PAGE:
COLUMBUS — Cleveland Democrat Ed FitzGerald easily won the Democratic primary for governor today, setting up a high-stakes showdown this fall with incumbent Republican John Kasich.
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FitzGerald’s defeat of Larry Ellis Ealy had been expected. Ealy was a little-known high-school dropout with little campaign cash who said he hatched his plan to run for office from a jail cell.
FitzGerald, 45, of Lakewood, is the county executive in Cuyahoga County, the state’s most populous Democratic stronghold. He’s a former FBI agent, mayor and prosecutor tapped to clean up county government after a corruption scandal.
With today’s primary behind them, FitzGerald and Democrats turn their attention to November.
The Kasich-FitzGerald match-up is expected to be among the nation’s most closely watched governor’s races, with some $10 million in combined fundraising — mostly by Kasich — already reported.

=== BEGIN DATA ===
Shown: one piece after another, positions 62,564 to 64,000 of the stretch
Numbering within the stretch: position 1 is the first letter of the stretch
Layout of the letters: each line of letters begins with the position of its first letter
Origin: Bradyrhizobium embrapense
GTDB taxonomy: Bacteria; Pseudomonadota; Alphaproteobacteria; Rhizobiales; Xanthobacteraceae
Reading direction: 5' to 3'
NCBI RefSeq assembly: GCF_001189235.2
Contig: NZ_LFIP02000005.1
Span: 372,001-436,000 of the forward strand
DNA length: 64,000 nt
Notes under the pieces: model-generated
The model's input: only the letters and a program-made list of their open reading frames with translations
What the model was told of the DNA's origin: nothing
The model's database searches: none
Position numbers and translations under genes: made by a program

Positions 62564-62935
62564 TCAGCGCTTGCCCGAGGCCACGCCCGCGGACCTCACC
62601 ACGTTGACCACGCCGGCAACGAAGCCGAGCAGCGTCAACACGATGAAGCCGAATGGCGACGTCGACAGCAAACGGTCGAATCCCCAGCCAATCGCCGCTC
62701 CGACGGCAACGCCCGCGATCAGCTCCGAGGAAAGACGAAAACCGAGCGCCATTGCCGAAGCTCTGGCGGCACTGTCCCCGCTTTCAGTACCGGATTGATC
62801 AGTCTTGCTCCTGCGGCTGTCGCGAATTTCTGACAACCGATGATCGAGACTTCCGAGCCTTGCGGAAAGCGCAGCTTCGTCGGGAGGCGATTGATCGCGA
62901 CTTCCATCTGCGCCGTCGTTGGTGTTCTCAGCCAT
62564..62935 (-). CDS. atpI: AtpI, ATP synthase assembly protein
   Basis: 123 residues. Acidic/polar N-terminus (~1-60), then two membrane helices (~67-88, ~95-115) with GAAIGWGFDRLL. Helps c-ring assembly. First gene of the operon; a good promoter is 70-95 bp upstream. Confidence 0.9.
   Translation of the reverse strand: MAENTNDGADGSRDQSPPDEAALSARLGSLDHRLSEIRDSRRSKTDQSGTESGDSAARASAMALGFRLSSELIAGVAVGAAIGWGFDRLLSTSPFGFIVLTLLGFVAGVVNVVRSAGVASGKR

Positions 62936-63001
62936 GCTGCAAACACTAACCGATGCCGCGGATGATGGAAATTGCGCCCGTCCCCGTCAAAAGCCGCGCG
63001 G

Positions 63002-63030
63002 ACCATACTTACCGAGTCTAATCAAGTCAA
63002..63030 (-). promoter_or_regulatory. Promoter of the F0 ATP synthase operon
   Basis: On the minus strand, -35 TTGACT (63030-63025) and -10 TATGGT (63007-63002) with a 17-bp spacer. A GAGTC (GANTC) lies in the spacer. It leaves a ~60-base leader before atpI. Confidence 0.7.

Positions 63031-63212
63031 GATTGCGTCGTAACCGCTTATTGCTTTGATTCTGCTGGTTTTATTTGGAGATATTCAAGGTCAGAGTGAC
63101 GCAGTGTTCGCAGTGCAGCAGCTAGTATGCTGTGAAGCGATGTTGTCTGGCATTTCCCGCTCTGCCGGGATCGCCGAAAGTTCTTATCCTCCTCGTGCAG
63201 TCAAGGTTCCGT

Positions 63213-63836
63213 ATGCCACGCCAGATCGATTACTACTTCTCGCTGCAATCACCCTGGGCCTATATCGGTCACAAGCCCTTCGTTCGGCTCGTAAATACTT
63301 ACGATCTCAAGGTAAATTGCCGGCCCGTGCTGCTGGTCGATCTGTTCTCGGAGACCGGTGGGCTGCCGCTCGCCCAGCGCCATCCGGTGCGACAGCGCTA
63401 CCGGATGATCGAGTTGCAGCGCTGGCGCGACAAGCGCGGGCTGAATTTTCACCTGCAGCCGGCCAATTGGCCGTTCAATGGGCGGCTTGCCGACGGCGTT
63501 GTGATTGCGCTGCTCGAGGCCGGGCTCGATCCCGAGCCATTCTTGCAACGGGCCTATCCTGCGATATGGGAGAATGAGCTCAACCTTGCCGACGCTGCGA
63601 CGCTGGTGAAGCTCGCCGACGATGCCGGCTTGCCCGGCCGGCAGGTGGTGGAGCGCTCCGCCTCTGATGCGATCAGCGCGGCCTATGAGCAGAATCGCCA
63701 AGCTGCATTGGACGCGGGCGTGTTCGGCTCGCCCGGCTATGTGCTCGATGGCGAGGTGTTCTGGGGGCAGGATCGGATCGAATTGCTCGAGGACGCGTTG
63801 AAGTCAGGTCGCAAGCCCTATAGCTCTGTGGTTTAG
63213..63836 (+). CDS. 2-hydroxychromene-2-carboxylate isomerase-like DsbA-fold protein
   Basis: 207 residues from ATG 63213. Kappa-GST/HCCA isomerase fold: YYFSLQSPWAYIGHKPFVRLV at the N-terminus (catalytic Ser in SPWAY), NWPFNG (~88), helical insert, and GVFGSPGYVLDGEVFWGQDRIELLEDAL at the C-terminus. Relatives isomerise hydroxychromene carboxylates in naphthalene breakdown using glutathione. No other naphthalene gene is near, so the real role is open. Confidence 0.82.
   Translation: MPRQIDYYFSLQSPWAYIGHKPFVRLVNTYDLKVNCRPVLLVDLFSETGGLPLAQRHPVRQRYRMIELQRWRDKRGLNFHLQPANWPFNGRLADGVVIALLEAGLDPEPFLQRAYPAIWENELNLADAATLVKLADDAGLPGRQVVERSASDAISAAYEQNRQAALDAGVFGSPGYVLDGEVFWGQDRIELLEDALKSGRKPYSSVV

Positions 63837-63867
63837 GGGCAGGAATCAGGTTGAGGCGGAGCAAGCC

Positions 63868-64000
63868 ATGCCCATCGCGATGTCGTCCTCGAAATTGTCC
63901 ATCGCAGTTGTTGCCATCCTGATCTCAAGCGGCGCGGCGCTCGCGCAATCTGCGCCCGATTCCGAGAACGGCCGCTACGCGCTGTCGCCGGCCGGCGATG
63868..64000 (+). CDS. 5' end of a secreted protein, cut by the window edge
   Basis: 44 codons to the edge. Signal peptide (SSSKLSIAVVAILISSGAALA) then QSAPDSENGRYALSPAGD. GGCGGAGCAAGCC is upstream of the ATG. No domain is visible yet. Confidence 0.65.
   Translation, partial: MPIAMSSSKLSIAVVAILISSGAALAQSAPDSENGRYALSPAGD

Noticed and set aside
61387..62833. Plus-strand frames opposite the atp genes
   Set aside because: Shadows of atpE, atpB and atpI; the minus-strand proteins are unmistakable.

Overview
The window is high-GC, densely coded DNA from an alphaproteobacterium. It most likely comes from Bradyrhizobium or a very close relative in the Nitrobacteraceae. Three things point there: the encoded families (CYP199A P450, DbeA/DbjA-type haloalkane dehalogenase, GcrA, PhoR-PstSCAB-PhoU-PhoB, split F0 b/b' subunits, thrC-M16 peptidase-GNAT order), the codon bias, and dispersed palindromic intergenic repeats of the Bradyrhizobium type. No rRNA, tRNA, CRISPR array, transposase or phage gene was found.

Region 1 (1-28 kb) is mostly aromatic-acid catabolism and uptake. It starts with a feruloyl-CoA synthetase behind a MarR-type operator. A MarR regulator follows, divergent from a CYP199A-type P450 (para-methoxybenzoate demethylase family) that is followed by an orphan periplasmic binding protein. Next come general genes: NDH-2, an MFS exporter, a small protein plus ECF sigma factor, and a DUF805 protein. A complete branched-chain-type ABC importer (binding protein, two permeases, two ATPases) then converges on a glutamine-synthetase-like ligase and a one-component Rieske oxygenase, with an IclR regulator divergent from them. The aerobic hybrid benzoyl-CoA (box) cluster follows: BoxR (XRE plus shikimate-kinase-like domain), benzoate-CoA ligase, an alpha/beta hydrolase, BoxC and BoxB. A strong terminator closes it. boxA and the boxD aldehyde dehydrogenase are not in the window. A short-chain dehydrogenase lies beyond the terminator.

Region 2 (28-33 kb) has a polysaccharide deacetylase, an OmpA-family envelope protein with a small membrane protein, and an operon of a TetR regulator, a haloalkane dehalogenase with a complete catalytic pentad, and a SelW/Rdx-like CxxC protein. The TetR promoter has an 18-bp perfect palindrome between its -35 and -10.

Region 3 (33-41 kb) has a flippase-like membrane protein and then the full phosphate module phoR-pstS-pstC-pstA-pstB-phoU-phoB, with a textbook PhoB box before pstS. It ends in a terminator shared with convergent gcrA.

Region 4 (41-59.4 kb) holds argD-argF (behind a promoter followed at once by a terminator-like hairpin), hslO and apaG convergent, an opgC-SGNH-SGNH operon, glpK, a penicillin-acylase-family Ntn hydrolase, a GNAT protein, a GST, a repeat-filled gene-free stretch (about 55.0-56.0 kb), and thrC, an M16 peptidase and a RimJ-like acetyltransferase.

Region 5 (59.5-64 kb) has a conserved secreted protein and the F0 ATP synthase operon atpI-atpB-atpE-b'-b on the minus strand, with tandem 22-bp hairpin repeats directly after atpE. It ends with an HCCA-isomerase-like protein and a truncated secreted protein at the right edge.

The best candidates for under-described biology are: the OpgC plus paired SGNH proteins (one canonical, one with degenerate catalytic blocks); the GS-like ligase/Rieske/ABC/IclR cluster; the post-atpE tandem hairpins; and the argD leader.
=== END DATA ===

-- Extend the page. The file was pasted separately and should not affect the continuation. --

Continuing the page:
Both men have female running mates.
FitzGerald’s is Yellow Springs attorney Sharen Swartz Neuhardt, a former candidate for Congress known for her outspoken support for abortion rights.
Kasich is partnering again in 2014 with Lt. Gov. Mary Taylor, a former state auditor and lawmaker from the Akron-area suburb of Green.
Democrats have signaled FitzGerald will seek to draw distinctions with Kasich on women’s issues, including abortion rights and violence; wages; voter access; and government transparency, particularly as it relates to Kasich’s privatized job-creation office, JobsOhio. The office is largely exempted from Ohio public records and ethics laws, and reports more like a business.
The 61-year-old Kasich, a former congressman, investment banker and Fox News commentator, will keep the focus on the economy.
Kasich was uncontested today, but that didn’t mean his road to primary victory was without its bumps. A fellow Republican and a tea party activist both tried but failed to mount successful primary challenges against the first-term governor.
His campaign began airing biographical TV ads on April 15 that emphasize Kasich’s blue-collar roots and dedication to creating an economic climate conducive to job growth.
The state unemployment rate fell to 6.1 percent in March, the lowest rate in six years.